Photography by Alec Castillo / Words by Connor Mikita, both of the band The Nude Party
Enter Meltasia, a festival that shuns advertising whilst celebrating rock and roll.
It certainly seems far-fetched to strip enlightenment from what could be seen as merely a bunch of strange people camping, dancing, taking drugs, and listening to music. My point isn’t to convince you that this musical gathering had a grander meaning that some may never be in tune with. The current climate of music festivals is hardly original or exciting and resembles many of the capitalist ideals people originally congregated to protest in Woodstock many years prior to this gathering. One glance at a colorful festival lineup announcement often triggers visions of clever marketing men speaking about “targeting millenials” as if they’re attempting to trap wild game. In most cases, they are.
Meltasia Music Festival was delightfully resistant to this stale structure, with the entire shindig taking place in an abandoned zoo in the Catskill Mountains of New York. The serene rural landscape leading up the old zoo was the perfect disguise for the chaos that would ensue when guests arrived. All attendees pitched tents in an assortment of retired animal cages throughout the grounds, allowing for the intermingling of artists and festival goers alike.
Distinguished by the eclectic lineup accrued through the festival’s aptly named presenter, Andy Animal, each and every band displayed their own unique piece of the rock and roll puzzle. Established acts like Fat White Family, Shannon and the Clams, Pentagram, Natural Child, and Kool Keith shared a singular stage at the core of the grounds with burgeoning punks like The Mystery Lights, Birdcloud, and Surfbort. Surprise guests Daddy Long Legs erupted into a set within a reptile cage that shielded them from a Road Housesque barrage of half-full beers. Security scrambled to stifle the attempts of humans climbing the cages wiring as the bands’s primitive blues fueled the flame.
Perhaps the pivotal moment of pandemonium came to a head when England’s Fat White Family took the stage. Conveniently placed as one of the last acts of the entire festival, there was a rising feeling that the stage would self-implode at any given moment during their set. The cult following and mythical presence they’ve built was reassured as an absolute wall of evil sonic energy emitted from their instruments. More beers were launched than ever before, casually ricocheting off the electrical sound systems that dictated the survival of the entire festival. For the first time during the entire weekend, the sound engineer reached a point of panic as the band barked commands at him over a violently thrashing crowd. Perhaps the most symbolic moment of the entire festival occurred as an American flag was thrown on to the stage. Lias, the band’s lead singer, reacted by picking the flag up and using it to wipe his ass before tossing it back at a roaring crowd member who quickly wrapped himself in it. There’s a metaphor there somewhere.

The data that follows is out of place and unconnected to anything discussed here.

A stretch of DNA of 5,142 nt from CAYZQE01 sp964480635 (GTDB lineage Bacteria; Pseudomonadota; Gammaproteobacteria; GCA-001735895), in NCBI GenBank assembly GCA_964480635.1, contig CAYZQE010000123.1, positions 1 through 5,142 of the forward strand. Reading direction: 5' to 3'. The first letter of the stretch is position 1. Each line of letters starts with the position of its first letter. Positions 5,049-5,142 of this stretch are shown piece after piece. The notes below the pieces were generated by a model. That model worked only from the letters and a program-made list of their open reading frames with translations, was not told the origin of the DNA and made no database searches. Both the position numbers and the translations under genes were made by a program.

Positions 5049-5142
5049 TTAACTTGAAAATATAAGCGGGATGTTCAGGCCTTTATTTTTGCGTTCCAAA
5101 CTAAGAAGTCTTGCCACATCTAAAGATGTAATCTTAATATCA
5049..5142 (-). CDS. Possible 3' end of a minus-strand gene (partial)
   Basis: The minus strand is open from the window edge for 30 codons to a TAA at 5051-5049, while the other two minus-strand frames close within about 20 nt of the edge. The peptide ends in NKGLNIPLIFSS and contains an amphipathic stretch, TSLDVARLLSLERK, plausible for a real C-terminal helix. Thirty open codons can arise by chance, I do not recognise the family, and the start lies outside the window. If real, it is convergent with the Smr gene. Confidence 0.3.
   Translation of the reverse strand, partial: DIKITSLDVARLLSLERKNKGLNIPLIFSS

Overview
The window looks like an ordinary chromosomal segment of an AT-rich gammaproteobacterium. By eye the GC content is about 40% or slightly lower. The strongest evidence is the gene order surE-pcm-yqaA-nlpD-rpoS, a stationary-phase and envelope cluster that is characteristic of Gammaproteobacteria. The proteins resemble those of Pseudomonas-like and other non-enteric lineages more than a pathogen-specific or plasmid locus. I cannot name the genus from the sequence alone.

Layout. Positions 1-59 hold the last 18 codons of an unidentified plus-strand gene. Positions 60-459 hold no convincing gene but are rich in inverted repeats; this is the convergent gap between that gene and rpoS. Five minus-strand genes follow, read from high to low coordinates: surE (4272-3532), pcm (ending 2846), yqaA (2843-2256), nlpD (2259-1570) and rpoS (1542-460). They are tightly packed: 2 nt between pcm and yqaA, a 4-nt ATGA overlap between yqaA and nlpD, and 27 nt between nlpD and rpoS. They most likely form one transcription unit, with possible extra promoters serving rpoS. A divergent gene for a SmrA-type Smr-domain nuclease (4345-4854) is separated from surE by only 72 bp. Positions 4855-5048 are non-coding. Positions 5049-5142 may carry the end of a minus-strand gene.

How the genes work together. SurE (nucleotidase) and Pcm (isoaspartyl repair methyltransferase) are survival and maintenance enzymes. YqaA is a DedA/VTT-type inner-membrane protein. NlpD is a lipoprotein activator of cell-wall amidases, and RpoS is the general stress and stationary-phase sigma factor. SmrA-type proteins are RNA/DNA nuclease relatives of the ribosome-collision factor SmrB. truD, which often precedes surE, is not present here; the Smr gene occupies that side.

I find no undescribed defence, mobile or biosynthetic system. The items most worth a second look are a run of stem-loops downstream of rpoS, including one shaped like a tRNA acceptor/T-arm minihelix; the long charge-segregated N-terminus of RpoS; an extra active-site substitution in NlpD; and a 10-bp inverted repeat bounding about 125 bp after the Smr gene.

Reflecting on the festival, I now realize the lesson I took away from the weekend. While enlightenment might be too powerful of a word, for a few days the ambiguous spirit of rock and roll was brought to life in a spot that hadn’t seen actual life in decades. Through a grass roots effort of extremely dedicated staff, bands, and fans alike, a rejuvenated sense of camaraderie in the very purpose of musical expression echoed throughout the zoo. In an age where many forces seem to be working against the idea of making music, it’s essential that those who’ve remained loyal and intimate to the sacredness of music’s charm continue to not lose hope. Rock and roll will never die.